Hence: the Metropolitan Museum of Art.
Evan's from L.A., an art center rivaling the Apple (I know New Yorkers tune out this fact. What I can I say but LACMA, the Temp Contemp, the Getty, the Contemporary, Pacific Asia, Huntington, Pasadena Museum of Contemporary Art, Norton Simon, galleries galore - good galleries - and more more more). Like me, Evan had an art-intensive childhood, although more contemporary than mine. Hipper. Some different music, some different visuals, but art all that way.
No matter how much my sister Judy - his grandmother - protested she didn't understand art, her life revolved around art. She reacted to my parents who must have framed the almighty importance of the one true path in strident ways. I don't have an actual memory of this but I'm pretty sure it could have happened - my parents gluing electrodes to our (me and my three sisters') temples during the Bach Beethoven Mozart, Dante, Dickens, El Greco, da Vinci athons.
We Female Four rebelled, but there's no escape from childhood. The classics were implanted. We live our lives as we can (with gratitude and surprising hipness). That said, the classical gene skipped Judy - second daughter - the one who followed valedictorian, full-scholarship-to-Smith, Jean.
One evening, Judy who was by this time married and living in the C.D. (Crenshaw District), was home for a dinner. My father teased her - cruelly - about art, understanding or identification thereof. She went limp and whimpered. I don't understand art. Bullshit. I wanted to deck Pop, but at that point I acted in, not out.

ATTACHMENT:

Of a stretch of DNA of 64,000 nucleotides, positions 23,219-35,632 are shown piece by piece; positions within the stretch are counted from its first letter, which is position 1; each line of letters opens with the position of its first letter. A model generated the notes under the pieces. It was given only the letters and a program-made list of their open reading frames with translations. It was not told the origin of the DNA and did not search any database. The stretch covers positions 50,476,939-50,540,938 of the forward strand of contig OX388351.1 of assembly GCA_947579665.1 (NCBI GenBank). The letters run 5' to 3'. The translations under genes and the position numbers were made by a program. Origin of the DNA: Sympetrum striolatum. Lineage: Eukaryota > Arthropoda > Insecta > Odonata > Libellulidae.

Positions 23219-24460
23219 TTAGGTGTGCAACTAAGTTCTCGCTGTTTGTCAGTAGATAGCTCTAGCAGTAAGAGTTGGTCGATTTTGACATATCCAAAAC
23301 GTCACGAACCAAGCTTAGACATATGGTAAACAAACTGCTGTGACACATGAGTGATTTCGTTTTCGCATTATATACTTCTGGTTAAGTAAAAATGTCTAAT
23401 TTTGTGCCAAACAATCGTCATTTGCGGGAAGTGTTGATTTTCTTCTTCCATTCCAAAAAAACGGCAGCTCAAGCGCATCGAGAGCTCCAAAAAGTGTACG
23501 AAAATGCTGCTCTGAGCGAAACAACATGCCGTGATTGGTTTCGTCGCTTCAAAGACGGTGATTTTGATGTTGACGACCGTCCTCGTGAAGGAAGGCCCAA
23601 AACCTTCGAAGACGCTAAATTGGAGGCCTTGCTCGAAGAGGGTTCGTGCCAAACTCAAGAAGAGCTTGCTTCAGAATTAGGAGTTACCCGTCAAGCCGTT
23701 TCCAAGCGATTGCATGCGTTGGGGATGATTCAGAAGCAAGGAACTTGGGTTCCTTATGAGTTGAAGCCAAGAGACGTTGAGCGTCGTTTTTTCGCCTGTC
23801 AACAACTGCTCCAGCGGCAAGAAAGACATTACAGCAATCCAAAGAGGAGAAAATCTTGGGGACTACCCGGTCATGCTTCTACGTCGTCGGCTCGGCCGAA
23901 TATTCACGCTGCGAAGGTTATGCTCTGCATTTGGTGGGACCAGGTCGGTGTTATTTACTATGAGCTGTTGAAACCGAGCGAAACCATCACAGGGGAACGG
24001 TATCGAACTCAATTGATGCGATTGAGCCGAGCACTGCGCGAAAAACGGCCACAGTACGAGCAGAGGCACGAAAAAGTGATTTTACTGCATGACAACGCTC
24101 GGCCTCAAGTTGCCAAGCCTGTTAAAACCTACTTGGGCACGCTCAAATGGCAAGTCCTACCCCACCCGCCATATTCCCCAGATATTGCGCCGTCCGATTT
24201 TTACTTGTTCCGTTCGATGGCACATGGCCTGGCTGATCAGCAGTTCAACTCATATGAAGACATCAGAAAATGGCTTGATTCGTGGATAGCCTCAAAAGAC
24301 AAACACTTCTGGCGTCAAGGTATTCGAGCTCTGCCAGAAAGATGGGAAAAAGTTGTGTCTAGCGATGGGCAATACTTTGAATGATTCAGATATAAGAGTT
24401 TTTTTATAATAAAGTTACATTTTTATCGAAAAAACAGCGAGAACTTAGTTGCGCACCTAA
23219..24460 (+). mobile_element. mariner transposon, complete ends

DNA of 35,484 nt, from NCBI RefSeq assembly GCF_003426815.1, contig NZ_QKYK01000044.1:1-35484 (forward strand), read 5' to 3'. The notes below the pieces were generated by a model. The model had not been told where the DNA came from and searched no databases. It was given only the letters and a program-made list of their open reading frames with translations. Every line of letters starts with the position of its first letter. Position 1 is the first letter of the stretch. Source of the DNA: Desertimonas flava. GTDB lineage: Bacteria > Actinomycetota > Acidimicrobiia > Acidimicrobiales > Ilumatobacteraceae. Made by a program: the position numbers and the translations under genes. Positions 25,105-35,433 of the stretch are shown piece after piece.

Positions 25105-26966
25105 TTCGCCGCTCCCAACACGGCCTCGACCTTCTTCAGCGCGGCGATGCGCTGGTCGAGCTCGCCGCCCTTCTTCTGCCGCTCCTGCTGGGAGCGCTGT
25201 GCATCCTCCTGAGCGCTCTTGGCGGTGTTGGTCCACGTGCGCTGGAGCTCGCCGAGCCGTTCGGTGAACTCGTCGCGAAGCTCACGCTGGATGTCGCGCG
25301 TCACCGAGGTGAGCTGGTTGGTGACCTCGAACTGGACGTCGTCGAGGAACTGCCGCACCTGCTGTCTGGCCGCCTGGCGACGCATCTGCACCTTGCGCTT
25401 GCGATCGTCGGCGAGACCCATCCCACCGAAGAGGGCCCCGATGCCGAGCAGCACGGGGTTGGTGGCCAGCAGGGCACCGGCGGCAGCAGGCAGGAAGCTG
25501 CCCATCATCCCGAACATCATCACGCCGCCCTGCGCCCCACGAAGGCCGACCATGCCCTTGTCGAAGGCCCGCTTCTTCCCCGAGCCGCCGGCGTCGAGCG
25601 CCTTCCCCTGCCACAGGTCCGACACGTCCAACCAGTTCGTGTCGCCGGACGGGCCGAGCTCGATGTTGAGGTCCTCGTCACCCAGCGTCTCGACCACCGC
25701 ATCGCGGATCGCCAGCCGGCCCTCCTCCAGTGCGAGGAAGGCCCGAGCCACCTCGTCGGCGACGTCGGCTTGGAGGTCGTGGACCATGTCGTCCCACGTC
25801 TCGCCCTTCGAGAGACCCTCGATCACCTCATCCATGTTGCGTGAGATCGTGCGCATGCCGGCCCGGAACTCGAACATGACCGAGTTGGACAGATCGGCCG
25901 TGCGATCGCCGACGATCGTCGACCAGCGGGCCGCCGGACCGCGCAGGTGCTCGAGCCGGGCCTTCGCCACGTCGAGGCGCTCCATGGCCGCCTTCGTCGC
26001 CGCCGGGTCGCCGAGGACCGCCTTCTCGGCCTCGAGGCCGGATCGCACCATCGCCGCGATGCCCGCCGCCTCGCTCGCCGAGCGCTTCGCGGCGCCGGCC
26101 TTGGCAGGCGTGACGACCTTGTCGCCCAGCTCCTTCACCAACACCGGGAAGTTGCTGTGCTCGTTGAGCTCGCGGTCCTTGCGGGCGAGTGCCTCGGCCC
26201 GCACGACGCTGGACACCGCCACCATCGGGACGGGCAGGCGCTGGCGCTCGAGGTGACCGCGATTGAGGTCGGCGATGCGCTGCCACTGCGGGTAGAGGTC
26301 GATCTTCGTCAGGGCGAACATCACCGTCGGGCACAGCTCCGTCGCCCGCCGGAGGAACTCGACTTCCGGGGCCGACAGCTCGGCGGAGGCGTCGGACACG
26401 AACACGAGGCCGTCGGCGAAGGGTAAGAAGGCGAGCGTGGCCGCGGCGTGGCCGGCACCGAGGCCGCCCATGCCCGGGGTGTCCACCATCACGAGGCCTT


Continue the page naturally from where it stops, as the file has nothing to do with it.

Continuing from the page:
Judy spent the approximately forty of her approximately sixty years breathtakingly entrenched in native, original, indigenous arts and worked with the Smithsonian and other museums. And she wasn't a white lady "mixing." She was something altogether original.
Yeah, right, sure, she didn't understand art. My father knew he was an idiot but he didn't understand how vicious he could be. Or, bless him - he was very funny at times - he couldn't help himself.
So part of my subject here is Jeff Koons, commercial artist. He's okay. He can be fun. Commercial, yup. Nothing wrong with making money. But to be called art - Pop or highbrow - an artist, an artwork, has got to provoke feeling. (Hello, Michael Jackson, provacateur.)
Last year's Jeff Koons sculptures on the Met rooftop provoked boredom - there was no place an imagination could go with them - and Evan saw it right away (which made me so proud of him).
Which brings me to my other main point. Roxy Paine sculptural installation Maelstrom on the Met's roof this summer. Through his twisted silvery branches reaching bending looping joining pipes and disappearing into the floor, there are the blues of sky, shapes of cloud, the thousand greens of Central Park treetops.
After I saw the Paine I ran into a curator escorting a dignatary. I said:
Thanks for putting real art on the roof this year.
She was all Ivy League cool and true art-lover intrigued. Who'd we have, I don't remember. I reminded her. Oh. She looked away.
Can't wait to bring Evan to the roof this year. My nephew will take one look. My nephew will know what too many fail to see. Art isn't a chia pet.
I can't wait until Evan comes to N.Y.C. He'll take one look and he'll know.